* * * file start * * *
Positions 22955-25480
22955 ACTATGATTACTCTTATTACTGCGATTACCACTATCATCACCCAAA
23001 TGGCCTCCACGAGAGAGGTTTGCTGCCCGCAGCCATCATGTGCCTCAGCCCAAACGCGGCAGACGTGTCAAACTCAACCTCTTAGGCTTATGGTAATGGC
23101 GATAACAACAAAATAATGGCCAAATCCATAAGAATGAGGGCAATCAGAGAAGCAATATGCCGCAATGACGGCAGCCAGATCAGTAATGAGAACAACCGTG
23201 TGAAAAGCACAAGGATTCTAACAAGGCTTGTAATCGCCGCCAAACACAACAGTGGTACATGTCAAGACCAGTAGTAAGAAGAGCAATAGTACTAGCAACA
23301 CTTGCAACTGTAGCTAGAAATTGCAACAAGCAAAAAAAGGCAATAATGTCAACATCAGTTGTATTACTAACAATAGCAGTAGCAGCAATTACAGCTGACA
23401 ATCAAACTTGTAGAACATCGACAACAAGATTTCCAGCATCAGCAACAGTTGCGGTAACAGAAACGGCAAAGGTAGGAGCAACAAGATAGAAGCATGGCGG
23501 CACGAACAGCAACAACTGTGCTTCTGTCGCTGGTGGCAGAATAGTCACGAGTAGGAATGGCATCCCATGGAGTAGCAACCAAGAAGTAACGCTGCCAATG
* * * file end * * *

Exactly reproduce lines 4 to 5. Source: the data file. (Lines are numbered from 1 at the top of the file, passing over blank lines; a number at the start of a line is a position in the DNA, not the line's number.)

23101 GATAACAACAAAATAATGGCCAAATCCATAAGAATGAGGGCAATCAGAGAAGCAATATGCCGCAATGACGGCAGCCAGATCAGTAATGAGAACAACCGTG
23201 TGAAAAGCACAAGGATTCTAACAAGGCTTGTAATCGCCGCCAAACACAACAGTGGTACATGTCAAGACCAGTAGTAAGAAGAGCAATAGTACTAGCAACA